And since the novel is set in December, there is also this, with their neighbors the Gilroys once Jenna realizes that Casey actually died in the accident and has come back as her guardian angel, a task he knows shockingly little about, an opportunity to juxtapose a real angel against the Gilroy’s holiday décor, as seen through Jenna’s jaded eyes:

“The Gilroys were hanging up their Christmas lights when we locked up the house and climbed into the Merc. Mr. Gilroy, dressed in Dickies overalls and a tan Henley shirt, was perched on a ladder, screwing in bulbs. I saw that they hadd already decorated their yard with a manger scene and two lit-up full-sized angels. Maybe once they got them plugged in, Casey could go stand in the middle.
         Mrs. Gilroy hot-footed it across the strip of grass between our houses, a tangled extension cord clutched in her hands. ‘That looks like Nell Pittman’s car,’ she observed. She wore black velour pants and a button-down red Christmas sweater with Santa heads all over it. A white pom-pom sat at the top of each Santa hat.”

So Jenna, with a real angel at her side, observes this world where she lives, a world where ugly Christmas sweaters are NOT worn ironically.

Thus again, it’s not just about being accurate and descriptive. It’s about seeing the world through the character’s POV, through how this particular girl sees Houston and her life.

Likewise, in my YA contemporary FINDING PARIS, the aggressively artificial Vegas setting allows me to hint at the terrible things that are hiding under Leo Hollings’ life by showing rather than just telling. In this spare, contemporary novel, every bit of setting becomes crucial and admittedly requires readers to move past the stereotypical vision of Vegas as glittery fun.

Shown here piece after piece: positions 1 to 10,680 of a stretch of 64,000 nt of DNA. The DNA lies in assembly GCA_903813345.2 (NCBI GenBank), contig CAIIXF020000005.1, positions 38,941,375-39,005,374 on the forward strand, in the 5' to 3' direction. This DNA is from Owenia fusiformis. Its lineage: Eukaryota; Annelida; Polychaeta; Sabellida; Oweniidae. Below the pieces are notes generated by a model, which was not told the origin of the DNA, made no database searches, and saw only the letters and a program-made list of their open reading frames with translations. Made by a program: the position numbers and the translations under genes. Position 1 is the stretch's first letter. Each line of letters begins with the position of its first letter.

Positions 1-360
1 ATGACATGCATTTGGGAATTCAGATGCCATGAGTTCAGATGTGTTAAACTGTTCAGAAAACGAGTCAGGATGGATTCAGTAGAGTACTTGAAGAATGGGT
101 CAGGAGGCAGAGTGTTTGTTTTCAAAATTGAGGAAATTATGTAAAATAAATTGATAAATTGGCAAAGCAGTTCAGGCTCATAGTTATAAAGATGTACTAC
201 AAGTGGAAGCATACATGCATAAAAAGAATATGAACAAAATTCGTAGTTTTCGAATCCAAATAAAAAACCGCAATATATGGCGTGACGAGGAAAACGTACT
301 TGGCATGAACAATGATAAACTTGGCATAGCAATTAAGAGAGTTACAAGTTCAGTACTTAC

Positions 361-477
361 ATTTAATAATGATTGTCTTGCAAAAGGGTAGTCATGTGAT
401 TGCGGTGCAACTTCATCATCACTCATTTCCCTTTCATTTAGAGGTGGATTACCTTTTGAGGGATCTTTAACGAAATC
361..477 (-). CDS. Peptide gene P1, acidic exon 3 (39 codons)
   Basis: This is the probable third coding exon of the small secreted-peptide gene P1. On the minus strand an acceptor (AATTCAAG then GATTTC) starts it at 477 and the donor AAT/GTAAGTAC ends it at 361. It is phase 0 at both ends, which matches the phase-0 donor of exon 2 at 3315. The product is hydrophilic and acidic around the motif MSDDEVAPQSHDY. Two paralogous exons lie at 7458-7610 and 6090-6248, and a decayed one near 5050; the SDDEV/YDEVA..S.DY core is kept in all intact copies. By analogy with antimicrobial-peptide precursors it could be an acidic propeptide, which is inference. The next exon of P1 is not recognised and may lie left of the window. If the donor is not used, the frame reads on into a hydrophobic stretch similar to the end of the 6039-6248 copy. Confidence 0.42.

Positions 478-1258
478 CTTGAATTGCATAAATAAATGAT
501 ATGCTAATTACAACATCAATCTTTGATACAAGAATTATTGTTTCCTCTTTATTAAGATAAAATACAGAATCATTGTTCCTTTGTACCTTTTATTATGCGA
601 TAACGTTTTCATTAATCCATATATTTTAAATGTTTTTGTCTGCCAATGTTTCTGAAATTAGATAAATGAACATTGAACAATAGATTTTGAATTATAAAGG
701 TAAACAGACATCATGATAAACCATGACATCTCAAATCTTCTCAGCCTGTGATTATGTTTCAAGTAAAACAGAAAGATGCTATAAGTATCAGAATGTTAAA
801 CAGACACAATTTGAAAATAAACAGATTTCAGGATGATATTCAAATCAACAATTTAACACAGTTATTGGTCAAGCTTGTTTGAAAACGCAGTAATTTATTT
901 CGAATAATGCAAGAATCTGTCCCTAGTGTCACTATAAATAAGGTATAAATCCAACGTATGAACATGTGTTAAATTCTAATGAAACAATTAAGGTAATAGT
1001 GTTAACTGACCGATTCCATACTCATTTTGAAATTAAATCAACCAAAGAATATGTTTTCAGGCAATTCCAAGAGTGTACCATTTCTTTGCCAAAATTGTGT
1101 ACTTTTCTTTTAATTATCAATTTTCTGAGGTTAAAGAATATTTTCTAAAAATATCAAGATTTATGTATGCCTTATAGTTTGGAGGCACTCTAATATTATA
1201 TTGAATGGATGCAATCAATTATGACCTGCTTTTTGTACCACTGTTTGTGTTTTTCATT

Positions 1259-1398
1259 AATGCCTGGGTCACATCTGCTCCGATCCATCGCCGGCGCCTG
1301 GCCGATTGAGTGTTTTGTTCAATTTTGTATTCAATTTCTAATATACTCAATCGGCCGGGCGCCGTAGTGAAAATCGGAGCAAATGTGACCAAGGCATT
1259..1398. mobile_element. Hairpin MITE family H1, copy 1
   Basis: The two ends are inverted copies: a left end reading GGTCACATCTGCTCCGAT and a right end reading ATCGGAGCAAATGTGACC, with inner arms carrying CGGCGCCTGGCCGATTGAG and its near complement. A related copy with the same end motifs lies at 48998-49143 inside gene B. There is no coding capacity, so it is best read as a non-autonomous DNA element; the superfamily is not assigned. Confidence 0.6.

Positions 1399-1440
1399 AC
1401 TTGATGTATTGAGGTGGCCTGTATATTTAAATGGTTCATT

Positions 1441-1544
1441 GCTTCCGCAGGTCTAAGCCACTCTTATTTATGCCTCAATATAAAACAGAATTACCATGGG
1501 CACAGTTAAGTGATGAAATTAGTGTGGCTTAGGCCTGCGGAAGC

So Leo tells us, “East of the Strip, a group of girls in short, brightly colored dresses wrapping their skinny bodies like bandages pose in front of the Hard Rock Hotel was we cross Paradise, a naked blow-up man doll hoisted over their heads.”

There’s a lot going on in that sentence if you choose to see it, including a reference to east of Paradise.

Not long after, there’s this:
“Elvis is guarding the Heartbreak Hotel Diner as we chug up. He’s the older, chunkier, gold lame Elvis—all those fried peanut butter and banana sandwiches and probably the drugs having taken their toll. If you’re going to build a twenty-four-hour diner three miles off the Vega Strip, in between a Rite Aid Pharmacy and a massage parlor, you’d think you would go for a young Elvis.”

Leo’s observations about the seedier side of Vegas, about the dreams not quite come true, give us –hopefully- some clues and insights into her and the secrets she is holding and the hopes and dreams that she feels she may never get. The way she sees the world serves as a prism to the way she sees herself.

World building therefore means I better be very clear on where my characters exist, how they fit in this setting, and what my writerly intentions are for both!


  1. Yes! Setting isn't just backdrop; it's something characters interact with!